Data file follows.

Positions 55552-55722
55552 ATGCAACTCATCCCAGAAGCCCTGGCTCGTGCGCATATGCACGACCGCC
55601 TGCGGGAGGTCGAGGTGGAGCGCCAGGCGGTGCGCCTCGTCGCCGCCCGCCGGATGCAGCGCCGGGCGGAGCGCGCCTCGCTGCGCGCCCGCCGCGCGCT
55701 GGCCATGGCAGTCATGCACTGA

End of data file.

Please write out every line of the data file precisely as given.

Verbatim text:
Positions 55552-55722
55552 ATGCAACTCATCCCAGAAGCCCTGGCTCGTGCGCATATGCACGACCGCC
55601 TGCGGGAGGTCGAGGTGGAGCGCCAGGCGGTGCGCCTCGTCGCCGCCCGCCGGATGCAGCGCCGGGCGGAGCGCGCCTCGCTGCGCGCCCGCCGCGCGCT
55701 GGCCATGGCAGTCATGCACTGA